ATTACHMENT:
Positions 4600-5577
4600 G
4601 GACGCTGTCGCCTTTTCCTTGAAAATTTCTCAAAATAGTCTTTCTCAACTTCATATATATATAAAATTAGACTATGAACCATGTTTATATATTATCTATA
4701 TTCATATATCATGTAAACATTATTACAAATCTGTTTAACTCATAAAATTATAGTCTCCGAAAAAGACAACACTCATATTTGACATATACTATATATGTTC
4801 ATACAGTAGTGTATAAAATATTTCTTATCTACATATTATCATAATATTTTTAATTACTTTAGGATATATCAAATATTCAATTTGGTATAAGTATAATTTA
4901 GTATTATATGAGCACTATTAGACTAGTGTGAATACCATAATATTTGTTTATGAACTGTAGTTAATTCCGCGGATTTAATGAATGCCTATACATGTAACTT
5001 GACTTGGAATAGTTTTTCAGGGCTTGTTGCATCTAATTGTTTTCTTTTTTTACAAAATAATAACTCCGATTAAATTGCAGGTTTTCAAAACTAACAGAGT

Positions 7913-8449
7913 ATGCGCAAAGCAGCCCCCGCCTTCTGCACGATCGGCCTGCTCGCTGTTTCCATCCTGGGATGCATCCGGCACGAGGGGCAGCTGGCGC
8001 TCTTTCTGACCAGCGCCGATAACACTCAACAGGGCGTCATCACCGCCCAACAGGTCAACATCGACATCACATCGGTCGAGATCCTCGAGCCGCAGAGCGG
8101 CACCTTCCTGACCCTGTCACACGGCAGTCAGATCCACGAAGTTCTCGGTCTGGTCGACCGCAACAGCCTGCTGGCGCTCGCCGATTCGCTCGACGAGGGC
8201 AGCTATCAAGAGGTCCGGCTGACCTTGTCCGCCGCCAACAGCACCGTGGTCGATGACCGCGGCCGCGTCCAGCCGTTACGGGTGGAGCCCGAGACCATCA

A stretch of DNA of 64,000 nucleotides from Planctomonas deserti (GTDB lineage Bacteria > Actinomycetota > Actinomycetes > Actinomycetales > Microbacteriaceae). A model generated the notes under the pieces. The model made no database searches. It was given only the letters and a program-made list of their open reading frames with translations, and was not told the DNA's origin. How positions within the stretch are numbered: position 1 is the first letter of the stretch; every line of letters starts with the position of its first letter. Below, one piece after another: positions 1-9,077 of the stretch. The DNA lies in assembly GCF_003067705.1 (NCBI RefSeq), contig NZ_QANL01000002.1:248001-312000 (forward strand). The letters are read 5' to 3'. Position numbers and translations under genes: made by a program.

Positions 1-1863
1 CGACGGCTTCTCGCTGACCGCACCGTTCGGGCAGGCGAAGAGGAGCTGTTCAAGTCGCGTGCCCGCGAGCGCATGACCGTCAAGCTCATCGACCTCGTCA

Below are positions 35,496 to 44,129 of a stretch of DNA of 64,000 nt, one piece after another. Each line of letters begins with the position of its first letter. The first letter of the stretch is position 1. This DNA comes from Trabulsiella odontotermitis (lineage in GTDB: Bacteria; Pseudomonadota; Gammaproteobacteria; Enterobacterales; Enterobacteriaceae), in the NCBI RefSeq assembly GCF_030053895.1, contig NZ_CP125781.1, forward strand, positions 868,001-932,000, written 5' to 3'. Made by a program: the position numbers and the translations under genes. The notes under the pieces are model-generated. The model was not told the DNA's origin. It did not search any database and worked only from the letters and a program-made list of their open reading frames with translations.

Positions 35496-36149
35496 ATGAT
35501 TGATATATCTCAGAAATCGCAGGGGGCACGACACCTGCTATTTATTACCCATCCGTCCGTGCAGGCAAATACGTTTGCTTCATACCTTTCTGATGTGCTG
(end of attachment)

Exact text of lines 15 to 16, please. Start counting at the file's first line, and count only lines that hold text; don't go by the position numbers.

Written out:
1 CGACGGCTTCTCGCTGACCGCACCGTTCGGGCAGGCGAAGAGGAGCTGTTCAAGTCGCGTGCCCGCGAGCGCATGACCGTCAAGCTCATCGACCTCGTCA

Below are positions 35,496 to 44,129 of a stretch of DNA of 64,000 nt, one piece after another. Each line of letters begins with the position of its first letter. The first letter of the stretch is position 1. This DNA comes from Trabulsiella odontotermitis (lineage in GTDB: Bacteria; Pseudomonadota; Gammaproteobacteria; Enterobacterales; Enterobacteriaceae), in the NCBI RefSeq assembly GCF_030053895.1, contig NZ_CP125781.1, forward strand, positions 868,001-932,000, written 5' to 3'. Made by a program: the position numbers and the translations under genes. The notes under the pieces are model-generated. The model was not told the DNA's origin. It did not search any database and worked only from the letters and a program-made list of their open reading frames with translations.